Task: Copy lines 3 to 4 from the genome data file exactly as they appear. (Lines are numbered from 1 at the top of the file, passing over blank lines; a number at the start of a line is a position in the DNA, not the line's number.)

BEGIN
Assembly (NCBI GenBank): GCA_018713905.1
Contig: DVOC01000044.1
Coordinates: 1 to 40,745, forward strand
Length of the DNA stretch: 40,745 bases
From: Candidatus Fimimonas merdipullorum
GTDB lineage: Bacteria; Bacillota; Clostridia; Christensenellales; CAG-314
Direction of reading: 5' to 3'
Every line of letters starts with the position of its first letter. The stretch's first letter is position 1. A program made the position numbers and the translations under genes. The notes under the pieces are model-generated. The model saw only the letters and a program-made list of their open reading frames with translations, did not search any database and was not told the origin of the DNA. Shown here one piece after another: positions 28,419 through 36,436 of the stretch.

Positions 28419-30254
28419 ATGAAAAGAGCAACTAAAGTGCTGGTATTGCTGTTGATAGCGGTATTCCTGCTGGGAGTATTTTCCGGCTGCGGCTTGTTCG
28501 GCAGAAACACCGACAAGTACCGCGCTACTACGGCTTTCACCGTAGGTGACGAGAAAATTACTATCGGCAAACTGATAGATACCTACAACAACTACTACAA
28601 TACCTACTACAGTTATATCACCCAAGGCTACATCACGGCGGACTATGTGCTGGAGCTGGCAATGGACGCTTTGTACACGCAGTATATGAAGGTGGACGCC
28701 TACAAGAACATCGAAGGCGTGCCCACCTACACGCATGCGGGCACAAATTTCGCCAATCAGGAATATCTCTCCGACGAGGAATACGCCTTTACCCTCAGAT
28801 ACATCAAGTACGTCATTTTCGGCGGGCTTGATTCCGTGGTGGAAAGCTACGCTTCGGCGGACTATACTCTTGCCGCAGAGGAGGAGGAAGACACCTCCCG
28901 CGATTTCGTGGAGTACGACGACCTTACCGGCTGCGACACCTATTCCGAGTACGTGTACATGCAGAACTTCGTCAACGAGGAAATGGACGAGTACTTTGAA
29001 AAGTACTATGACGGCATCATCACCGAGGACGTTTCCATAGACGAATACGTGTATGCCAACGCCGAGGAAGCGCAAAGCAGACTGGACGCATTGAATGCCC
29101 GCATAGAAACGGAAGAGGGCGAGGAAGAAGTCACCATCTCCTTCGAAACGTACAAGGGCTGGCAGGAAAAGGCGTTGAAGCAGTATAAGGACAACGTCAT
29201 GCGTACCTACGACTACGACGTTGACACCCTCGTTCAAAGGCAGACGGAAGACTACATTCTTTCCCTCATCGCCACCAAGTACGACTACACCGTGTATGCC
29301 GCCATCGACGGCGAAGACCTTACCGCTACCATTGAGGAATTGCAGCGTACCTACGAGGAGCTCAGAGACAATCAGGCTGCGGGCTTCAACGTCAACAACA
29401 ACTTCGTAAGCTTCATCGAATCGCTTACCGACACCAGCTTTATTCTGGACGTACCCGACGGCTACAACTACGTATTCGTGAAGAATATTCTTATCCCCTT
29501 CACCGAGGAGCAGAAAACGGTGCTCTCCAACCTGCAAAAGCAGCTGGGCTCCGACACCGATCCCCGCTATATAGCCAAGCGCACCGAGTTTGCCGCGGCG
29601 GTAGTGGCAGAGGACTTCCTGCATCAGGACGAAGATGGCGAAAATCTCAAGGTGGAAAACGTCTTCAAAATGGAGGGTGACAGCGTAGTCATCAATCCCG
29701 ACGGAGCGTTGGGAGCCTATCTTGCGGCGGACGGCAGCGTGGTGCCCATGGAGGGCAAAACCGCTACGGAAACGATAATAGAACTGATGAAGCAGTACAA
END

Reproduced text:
Coordinates: 1 to 40,745, forward strand
Length of the DNA stretch: 40,745 bases